If you have a very static network load, with a finite well-defined set of applications running through your enterprise, there are application shaping (Layer-7 shaping) products out there such as the Blue Coat PacketShaper,which uses deep packet inspection, that can be set up once to allocate different amounts bandwidth based on application. If the PacketShaper is a bit too pricey, the Cymphonics product can also detect most common applications.
If you are trying to optimize your bandwidth on a variable, wide-open plethora of applications, then you may find yourself with extremely high maintenance costs by using a Layer-7 application shaper. A generic behavior-based product such as the NetEqualizer will do the trick.
Note : We are seeing quite a bit of Encryption on common applications. We strongly recommend avoiding layer 7 type devices for public Internet traffic as the accuracy is diminishing due to the fact that encrypted traffic is UN-classifieble , a heuristics based behavior based approach is advised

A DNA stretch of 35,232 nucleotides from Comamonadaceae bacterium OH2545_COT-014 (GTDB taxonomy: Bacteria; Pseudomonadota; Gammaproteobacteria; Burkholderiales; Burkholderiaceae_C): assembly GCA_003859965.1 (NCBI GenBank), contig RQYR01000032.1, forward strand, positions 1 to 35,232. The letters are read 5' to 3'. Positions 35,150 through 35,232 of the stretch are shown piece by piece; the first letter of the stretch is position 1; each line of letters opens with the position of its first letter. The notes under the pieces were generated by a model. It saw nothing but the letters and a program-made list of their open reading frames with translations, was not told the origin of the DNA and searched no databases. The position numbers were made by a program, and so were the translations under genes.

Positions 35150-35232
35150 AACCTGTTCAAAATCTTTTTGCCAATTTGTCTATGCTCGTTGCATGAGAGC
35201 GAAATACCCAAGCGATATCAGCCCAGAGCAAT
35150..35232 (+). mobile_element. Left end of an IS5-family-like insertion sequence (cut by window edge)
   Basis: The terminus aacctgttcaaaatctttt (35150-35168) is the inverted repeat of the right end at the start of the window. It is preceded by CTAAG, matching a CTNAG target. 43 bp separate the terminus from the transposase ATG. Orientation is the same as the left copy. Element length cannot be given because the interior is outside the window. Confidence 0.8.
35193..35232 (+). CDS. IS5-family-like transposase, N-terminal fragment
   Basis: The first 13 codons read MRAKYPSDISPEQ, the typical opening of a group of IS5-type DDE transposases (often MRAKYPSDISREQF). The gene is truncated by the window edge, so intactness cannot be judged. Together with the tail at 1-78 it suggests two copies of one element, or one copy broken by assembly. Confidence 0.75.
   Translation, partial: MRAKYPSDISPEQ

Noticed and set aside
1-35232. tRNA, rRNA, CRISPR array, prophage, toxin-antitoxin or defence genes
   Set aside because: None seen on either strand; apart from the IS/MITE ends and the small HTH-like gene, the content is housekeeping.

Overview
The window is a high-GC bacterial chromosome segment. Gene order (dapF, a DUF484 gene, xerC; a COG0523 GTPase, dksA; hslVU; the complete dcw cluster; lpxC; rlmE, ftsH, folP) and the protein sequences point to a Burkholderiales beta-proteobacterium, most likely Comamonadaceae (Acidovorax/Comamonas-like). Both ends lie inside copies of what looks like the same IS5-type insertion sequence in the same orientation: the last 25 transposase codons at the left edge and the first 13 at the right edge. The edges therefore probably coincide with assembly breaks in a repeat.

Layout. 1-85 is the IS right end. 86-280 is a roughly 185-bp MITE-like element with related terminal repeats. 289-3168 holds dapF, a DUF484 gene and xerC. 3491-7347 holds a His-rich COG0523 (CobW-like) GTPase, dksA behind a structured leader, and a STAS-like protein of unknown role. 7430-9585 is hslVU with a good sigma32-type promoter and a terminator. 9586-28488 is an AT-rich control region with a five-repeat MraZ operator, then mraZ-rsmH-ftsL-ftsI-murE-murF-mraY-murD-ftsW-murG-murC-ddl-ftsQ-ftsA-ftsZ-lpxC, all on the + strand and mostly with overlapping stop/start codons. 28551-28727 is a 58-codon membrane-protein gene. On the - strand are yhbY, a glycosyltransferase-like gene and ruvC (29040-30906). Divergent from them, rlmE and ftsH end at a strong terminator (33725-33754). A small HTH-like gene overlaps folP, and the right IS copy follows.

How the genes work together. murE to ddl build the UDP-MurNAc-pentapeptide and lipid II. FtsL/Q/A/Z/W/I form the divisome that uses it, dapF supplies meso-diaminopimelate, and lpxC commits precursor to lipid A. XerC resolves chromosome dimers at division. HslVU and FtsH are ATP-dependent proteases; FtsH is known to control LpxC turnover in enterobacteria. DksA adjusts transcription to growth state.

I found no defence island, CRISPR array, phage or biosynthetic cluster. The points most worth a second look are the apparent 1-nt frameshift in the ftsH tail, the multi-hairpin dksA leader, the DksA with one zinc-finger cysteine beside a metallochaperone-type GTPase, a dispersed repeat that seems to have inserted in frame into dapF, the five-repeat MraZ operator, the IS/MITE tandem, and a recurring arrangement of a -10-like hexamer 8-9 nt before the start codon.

7) Make sure what looks elegant on the cover does not have hidden costs by doing a little research on the Internet.
Yes this is an obvious one too, but lest you forget your due diligence!
Before purchasing any traffic shaping solution you should try a simple internet search with well placed keywords to uncover objective opinions. Current testimonials supplied by the vendor are a good source of information, but only tell half the story. Current customers are always biased toward their decision sometimes in the face of ignoring a better solution.